Every human being on this earth comes to a crossroads at some point in their life. For some it is easier than others. For a third-year college quarterback this may be a little bit harder of a situation to tussle with. On one hand you can go to the NFL and make millions, and on the other you can stay in school and reap all the rewards that brings. Star quarterback of the University of Oregon, Marcus Mariota, decided that he would return to Oregon next year to have another shot at improving his college career. Sometimes this choice proves to be the best option, but for others it can be disastrous.
First we will look at the option of returning to school for your fourth year and all its benefits and downfalls.
- One more year to develop
- One more shot at a National Championship
- One more shot at the Heisman
- One more year to show NFL teams you can be their guy
- One more year with your teammates and coaches
- One more year to enjoy the college life
The key word in that is the word one. One as in a single year, if you don’t get hurt. That one year can work wonders for a players draft status. If the player was highly regarded the year prior and then adds a National Championship, a Heisman, or an insane statistical season to their resume, NFL teams will be even more intrigued to select them higher. A higher selection also means a higher payday. Also, it’s never a bad thing to have another year of being a college kid before you are shipped out into the real world. The best part of returning for one more season is, if you’re a senior, you can finish your degree. Though there are plenty of negatives to staying as well.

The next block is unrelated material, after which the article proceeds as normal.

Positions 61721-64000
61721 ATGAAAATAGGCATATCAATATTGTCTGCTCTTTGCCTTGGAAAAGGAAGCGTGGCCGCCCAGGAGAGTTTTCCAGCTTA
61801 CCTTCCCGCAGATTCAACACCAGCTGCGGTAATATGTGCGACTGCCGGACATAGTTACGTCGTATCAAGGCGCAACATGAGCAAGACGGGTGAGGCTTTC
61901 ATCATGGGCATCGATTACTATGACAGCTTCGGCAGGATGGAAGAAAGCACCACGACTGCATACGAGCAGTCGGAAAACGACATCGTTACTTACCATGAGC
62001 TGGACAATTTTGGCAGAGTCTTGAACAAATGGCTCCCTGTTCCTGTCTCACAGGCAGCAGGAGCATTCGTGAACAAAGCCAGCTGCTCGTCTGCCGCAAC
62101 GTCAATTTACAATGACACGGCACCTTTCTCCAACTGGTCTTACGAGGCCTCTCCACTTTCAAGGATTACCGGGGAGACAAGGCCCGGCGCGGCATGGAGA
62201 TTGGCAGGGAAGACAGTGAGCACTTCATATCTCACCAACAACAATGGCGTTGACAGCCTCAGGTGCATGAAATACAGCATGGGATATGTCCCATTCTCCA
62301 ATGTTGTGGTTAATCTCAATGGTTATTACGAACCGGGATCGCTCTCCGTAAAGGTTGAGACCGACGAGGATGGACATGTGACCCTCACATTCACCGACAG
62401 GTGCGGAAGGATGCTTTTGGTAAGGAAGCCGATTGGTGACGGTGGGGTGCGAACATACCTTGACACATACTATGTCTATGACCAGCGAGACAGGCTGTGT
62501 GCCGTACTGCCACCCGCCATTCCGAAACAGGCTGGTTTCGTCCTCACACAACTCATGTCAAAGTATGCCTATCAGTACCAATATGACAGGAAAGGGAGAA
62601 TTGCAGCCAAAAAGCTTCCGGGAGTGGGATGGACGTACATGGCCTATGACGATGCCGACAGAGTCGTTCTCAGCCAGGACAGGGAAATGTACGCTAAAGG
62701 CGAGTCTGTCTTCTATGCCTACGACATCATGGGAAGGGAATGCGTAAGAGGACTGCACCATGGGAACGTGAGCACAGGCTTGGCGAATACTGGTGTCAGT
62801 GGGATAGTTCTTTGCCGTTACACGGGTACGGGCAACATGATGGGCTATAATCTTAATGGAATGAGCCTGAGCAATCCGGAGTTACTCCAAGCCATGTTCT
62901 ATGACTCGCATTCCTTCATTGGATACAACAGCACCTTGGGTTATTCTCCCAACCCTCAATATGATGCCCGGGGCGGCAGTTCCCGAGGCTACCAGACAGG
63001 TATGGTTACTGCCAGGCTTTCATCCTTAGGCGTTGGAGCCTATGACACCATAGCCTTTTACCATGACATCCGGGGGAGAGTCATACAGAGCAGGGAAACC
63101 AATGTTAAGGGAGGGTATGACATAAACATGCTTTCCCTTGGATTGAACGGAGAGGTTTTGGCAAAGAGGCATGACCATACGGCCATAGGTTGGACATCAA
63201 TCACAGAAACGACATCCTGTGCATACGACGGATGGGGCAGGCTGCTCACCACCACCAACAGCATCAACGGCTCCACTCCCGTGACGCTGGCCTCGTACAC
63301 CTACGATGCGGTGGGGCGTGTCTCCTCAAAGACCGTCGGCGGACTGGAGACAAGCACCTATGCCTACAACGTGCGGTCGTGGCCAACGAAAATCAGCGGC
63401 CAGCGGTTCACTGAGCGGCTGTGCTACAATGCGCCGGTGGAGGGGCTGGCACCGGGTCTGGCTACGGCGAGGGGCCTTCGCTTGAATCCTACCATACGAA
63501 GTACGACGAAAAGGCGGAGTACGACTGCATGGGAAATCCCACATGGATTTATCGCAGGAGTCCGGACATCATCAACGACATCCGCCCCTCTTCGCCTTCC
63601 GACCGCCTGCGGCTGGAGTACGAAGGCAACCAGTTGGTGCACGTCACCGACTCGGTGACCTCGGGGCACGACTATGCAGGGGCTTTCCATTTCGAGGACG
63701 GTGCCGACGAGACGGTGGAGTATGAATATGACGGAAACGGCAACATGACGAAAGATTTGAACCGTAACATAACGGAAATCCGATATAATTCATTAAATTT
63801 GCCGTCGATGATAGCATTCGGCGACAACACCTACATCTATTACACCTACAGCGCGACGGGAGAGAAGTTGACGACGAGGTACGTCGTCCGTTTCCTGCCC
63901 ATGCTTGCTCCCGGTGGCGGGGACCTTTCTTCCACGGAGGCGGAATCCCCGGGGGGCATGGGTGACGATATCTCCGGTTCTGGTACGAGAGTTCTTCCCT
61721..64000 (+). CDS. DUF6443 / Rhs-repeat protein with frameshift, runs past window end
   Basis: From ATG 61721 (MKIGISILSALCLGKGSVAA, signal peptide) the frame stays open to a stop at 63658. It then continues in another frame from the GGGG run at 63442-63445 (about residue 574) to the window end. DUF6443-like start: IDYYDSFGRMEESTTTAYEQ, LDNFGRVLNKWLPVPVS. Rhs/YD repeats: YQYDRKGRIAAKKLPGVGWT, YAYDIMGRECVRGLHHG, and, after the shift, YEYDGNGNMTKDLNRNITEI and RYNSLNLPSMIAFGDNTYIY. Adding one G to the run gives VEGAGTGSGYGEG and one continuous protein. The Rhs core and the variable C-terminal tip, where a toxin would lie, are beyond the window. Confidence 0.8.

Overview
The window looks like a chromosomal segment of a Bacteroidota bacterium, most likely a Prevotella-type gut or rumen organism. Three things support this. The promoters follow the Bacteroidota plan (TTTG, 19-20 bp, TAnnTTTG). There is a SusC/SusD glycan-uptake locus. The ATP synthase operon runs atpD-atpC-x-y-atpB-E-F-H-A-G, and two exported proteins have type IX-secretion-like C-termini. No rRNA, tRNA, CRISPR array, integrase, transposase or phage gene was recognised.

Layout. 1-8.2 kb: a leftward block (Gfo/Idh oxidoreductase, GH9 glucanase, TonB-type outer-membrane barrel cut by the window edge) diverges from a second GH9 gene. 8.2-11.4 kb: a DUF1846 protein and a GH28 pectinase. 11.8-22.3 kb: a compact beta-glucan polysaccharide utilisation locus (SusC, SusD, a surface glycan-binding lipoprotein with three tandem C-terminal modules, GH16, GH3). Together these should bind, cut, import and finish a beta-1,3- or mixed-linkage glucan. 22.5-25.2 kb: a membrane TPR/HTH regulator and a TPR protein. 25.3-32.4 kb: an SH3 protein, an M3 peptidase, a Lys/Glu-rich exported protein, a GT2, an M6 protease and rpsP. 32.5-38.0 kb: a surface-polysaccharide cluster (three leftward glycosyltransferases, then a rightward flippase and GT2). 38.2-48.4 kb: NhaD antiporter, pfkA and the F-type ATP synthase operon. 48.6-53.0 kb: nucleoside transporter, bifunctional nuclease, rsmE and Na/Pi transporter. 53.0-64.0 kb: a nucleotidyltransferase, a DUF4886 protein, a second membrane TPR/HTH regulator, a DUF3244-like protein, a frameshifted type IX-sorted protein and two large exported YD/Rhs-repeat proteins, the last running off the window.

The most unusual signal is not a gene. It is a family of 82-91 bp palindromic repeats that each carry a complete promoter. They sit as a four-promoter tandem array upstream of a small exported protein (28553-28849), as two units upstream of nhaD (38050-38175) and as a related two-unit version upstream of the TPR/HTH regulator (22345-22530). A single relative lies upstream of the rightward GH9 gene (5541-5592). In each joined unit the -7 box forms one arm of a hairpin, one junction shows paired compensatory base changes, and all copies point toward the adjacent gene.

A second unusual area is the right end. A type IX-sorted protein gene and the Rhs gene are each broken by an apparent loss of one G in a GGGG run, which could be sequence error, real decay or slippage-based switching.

- Team could have a losing season
- Slump year
- High Heisman expectations
- Chance to get in NCAA/legal trouble
- Loss of NFL team interest
How many times have we seen a player with first or second round potential, or even top -10 to top-15 potential, decide they will return for their senior year and then fall victim to a down year for the team or for themselves?
The two most recent examples that come to mind are former University of Southern California quarterback Matt Barkley and former Oklahoma Sooners quarterback Landry Jones. Both of these quarterbacks had first round draft pick potential for the 2012, but decided to stay for their final year and became a victim to poor team play and personal play.
Barkley was considered a potential top-10 pick for 2012 and more than likely would have been selected by the Miami Dolphins over Ryan Tannehill, or potentially sooner by the Cleveland Browns. His return to USC for his senior season lead to a year of disappointed play from the Trojans as a whole and in return had NFL scouts question Barkley’s ability with a year of up and down tape. In the 2013 draft Barkley was the 98th pick in the fourth round. That is a big difference between top-10 and top-100. In Jones’ case he had the potential to be selected late in the first round or early second round due to his big arm and even bigger build. Jones went from a top-40 pick to the 115th pick overall in the fourth round. Jones’ slide was also due to a down year, but it wasn’t as great of a slide as Barkley’s.
The cons seem to out value the pros if you are a player who has a possible high selection range. The value of the cons list seems to diminish pending on your potential draft status of your third year. If you are a player with a lower draft projection you are better off staying your senior year to take a shot at all of the luxuries that come with the pros list, but if you’re a player with a high projection the odds are against you if you chose to rerun.
What began the thought process on this article was the breaking news that Marcus Mariota would be returning to Oregon next year, and shortly after that announcement that Bryce Petty of Baylor would also be returning. Both are great examples of returning players. Lets examine the possibilities for Mariota and Petty.
Mariota is a interesting case because he will be returning for his junior year, not his senior year. This means Mariota could potentially return for his senior year as well. So if for some reason Mariota fails to achieve what he wants next year he will be able to come back for another year after that. Here are the pros for Mariota’s return.